Police: Neighbor attacks Burmese family, killing 3 brothers

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Police Confirm Three Children Stabbed to Death by Neighbor

NEW BERN, N.C. (AP) -- A Burmese immigrant accused of stabbing three young brothers to death had scared a different neighborhood family by knocking on their door several times in the middle of the night.

"He's crazy," neighbor Ner Wah said Wednesday. "I told my wife: `Be careful. Don't answer the door.'"

The suspect, identified as 18-year-old Eh Lar Doh Htoo, attacked a Burmese family in their home Tuesday night with a knife, police said. When officers arrived, he was still holding the weapon, New Bern Police Chief Toussaint Summers Jr. told The Associated Press.

Htoo also wounded the brothers' mother and their 14-year-old sister. Police said they don't know a motive for the attack and a language barrier hampered their investigation.

New Bern is a coastal town and home to about 1,900 Burmese refugees, who resettled in the area after fleeing persecution from the country once called Burma.

"Anytime this happens in any community, any part of town, it's surprising," the police chief said.

About 11 p.m. Tuesday, officers were called to a report of a person with a knife. They entered the home and found two dead boys. A third died at a hospital.

The stabbings happened on a street of about 10 row-like homes that face a railroad track and several dilapidated commercial buildings.

The mother jumped out the second-floor window of her home after she was attacked, according to neighbor A Lay, who was awakened when she knocked on his door. Her back was bloody.

"She said she needed help and she needed the police," said A Lay's wife, A Bu.

Police did not release the victims' names.

Htoo was expected to appear in court Friday. Police said they did not know whether he had an attorney.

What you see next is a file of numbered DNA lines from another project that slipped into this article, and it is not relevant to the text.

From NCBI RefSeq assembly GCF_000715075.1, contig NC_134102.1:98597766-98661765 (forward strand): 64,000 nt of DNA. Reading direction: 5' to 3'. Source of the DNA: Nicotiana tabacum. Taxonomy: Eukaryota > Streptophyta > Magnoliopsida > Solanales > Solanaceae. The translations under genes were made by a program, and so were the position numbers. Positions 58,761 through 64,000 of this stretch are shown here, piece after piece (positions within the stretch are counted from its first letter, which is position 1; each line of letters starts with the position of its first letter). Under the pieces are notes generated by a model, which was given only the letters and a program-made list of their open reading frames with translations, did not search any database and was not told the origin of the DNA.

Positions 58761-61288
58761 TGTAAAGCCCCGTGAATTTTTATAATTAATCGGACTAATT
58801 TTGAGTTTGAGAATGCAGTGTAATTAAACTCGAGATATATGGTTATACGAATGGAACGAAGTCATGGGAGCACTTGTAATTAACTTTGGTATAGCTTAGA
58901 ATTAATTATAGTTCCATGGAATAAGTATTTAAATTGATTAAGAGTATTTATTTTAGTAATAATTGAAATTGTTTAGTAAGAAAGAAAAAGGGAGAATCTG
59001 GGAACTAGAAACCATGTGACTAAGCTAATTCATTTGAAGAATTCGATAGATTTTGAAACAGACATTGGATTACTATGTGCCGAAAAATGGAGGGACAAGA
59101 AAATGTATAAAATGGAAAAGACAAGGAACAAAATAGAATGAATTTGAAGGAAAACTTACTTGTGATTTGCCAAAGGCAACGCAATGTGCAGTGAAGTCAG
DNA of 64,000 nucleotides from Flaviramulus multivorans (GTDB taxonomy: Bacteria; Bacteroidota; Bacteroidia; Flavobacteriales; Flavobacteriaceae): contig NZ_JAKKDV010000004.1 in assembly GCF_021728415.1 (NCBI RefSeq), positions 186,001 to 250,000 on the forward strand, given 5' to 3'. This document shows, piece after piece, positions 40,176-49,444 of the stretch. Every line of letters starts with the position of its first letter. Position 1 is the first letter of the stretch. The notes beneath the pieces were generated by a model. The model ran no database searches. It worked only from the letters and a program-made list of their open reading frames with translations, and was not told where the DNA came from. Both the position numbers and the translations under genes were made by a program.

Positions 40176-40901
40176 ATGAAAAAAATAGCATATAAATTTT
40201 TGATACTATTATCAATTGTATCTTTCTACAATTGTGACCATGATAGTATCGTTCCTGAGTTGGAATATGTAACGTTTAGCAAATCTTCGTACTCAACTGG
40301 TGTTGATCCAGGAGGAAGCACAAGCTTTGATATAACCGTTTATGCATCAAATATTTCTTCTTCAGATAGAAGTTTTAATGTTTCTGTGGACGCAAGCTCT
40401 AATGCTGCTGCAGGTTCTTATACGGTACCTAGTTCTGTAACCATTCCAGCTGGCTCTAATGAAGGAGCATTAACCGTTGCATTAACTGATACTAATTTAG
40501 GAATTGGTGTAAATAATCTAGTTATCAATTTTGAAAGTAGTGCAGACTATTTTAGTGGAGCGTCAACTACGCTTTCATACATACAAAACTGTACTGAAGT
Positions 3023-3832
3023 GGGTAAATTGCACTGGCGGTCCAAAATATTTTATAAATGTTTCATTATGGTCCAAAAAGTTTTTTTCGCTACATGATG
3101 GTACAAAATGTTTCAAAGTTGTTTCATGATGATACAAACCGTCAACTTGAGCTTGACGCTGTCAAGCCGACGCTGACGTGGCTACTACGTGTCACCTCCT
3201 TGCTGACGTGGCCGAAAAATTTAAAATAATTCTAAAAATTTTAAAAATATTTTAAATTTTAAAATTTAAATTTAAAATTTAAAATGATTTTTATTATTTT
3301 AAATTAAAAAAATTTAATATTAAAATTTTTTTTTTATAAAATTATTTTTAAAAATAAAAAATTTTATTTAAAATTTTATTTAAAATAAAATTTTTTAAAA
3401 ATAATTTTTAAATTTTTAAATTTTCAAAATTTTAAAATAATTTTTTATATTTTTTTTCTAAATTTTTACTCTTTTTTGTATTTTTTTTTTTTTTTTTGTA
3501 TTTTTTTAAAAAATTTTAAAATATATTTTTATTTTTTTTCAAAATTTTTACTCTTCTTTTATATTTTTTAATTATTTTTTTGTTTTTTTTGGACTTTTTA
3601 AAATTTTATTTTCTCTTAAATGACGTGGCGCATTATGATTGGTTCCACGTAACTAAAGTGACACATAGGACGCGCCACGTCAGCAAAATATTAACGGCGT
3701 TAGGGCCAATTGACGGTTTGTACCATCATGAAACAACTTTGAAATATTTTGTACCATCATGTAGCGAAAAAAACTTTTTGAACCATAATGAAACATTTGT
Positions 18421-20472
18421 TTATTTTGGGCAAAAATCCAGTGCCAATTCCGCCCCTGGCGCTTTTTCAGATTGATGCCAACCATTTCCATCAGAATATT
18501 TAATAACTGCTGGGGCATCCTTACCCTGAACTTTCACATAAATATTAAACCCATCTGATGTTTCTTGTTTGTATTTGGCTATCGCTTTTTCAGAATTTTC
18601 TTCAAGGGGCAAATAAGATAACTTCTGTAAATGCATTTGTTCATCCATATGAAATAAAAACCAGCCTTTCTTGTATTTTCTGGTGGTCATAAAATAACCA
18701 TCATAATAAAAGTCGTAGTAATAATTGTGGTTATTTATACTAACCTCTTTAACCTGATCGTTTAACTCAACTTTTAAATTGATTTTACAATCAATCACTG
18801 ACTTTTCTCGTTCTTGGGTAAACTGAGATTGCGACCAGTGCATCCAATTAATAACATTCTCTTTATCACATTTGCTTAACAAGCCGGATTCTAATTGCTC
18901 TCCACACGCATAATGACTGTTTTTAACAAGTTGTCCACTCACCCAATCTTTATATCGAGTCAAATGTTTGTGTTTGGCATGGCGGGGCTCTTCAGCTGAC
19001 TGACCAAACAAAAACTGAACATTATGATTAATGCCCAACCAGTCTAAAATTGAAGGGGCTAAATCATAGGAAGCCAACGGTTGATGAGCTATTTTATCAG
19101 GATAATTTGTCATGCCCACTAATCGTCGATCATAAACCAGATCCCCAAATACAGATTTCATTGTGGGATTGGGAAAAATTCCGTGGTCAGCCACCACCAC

Wah said that like him, Htoo was a member of the Karen ethnic group, an oppressed people whose language has been banned back home.

Htoo once came to Wah's house during the day to ask him to help translate documents, but Wah said they weren't friends.

"We felt very scared of him," Wah said.

Susan Husson, executive director of the Interfaith Refugee Ministry in New Bern, said the victims' family and the suspect's family likely came through her office before settling in New Bern, but she didn't know them personally.

She said the first Burmese refugee came to New Bern around 1999.

"It's just really hard right now," she said. "It's been really horrific."

A neighbor who lives about five houses away said he heard sirens late Tuesday night and decided to stay inside.

"We were scared. We just locked the door," said 23-year-old Yyoch Rmah, who moved to the U.S. from Vietnam in 2006.

He said there were a lot of Burmese refugees in the neighborhood, and people from other countries.

"People keep to themselves," he said.

New Bern draws tourists from around the region and is known for being the birthplace of Pepsi and the colonial capital of North Carolina.

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